The Criminal Code defines certain actions which are punishable as corruption-related crimes. These include actions such as embezzlement or abuse of power by government officials, as well as collusion between private individuals and government officials in the form of bribery or bid-rigging to accrue illegal benefit. The Criminal Code has a broad territorial reach in terms of jurisdiction for corruption-related crimes. Turkey has also ratified international anti-corruption conventions, such as the Council of Europe Criminal Law Convention on Corruption of January 27, 1999; the Council of Europe Civil Law Convention on Corruption of November 4, 1999; the Council of Europe Convention on Laundering, Search, Seizure and Confiscation of the Proceeds of Crime and on the Financing of Terrorism of November 8, 1990; the OECD Convention on Combatting Bribery of Foreign Public Officials in International Business Transactions of December 17, 1997; the United Nations Convention against Transnational Organized Crime of November 15, 2000; and the United Nation Convention against Corruption of October 31, 2003.
Bribery is the most common example of a corruption-related crime involving both a government official and a private entity. Under Turkish law, bribery occurs when a private individual offers or gives something of value to a government official or someone appointed by the government official, directly or indirectly with the intent to influence actions or outcomes or when a government official solicits or receives something of value in exchange for the government official's exercise of or failure to exercise his or her public and legal duties. The Criminal Code is applicable to bribes offered by or given to Turkish and foreign government officials, governmental authorities, public authorities, judges, jury members, other officials of Turkish, foreign, international or supranational courts and arbitrators. Officials or representatives of international or supranational organizations are also punishable under the Criminal Code.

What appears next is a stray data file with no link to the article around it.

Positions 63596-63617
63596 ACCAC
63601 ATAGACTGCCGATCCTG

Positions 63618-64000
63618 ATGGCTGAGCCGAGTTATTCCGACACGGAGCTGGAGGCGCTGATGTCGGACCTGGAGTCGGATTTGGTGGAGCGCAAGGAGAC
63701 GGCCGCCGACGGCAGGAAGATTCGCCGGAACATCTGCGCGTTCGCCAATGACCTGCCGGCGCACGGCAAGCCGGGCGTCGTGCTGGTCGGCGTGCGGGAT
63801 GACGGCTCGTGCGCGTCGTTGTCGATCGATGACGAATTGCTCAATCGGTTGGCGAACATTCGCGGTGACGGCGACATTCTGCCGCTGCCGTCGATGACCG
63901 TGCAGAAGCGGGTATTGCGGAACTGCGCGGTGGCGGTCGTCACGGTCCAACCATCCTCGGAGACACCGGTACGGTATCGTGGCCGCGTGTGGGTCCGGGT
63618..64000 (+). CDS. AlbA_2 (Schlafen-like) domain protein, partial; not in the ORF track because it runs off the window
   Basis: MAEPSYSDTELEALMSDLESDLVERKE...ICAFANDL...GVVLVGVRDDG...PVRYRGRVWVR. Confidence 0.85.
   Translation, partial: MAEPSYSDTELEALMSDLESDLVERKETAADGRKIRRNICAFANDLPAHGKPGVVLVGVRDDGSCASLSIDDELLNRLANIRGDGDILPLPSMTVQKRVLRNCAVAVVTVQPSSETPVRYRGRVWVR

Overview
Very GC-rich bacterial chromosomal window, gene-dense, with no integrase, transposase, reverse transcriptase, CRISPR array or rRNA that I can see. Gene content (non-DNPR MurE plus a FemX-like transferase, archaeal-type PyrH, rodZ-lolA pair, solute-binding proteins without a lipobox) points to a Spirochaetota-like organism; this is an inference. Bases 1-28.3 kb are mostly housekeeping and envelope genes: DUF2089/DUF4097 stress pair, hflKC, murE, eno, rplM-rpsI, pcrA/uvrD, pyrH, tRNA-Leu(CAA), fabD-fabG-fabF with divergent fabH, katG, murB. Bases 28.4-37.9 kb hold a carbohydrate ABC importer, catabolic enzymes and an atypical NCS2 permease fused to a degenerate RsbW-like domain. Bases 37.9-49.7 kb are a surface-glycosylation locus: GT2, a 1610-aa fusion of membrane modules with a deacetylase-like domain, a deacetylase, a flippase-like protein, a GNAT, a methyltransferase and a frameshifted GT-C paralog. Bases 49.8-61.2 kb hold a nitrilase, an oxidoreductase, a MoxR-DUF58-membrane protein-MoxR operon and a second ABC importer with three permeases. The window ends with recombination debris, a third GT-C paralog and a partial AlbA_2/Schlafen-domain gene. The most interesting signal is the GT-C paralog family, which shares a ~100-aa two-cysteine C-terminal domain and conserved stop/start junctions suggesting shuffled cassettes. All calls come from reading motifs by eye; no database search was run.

Bribery is punishable by imprisonment. The term of imprisonment may vary between 4-12 years and may be reduced or increased by the court depending on the specifics of the case and the defendant. Under Turkish law, criminal liability is a personal liability reserved for individuals rather than corporate entities. Therefore, corporate entities as legal persons may not be convicted or sentenced for committing a crime. Corporate corruption may be criminally punished only through prosecution of a corporation's executives or board members. If found guilty, individual executives or, where it is not possible to identify individual executives for the purposes of liability, the entire board may be punished by imprisonment. The Criminal Code provides leniency provisions for individuals who report bribes or other corrupt activities to the authorities prior to commencement of an investigation. This rule does not, however, apply to the bribing of foreign officials.
The Criminal Code provides a special prevention mechanism in the form of non-criminal sanctions, such as monetary fines under the Law of Misconduct or the revocation of the licenses required for operations, which may be imposed against corporate entities that have benefited from a corruption-related crime. Furthermore, certain sectors, such as energy, have regulations restricting the participation of officers and board members sentenced under the Criminal Code for corruption-related crimes.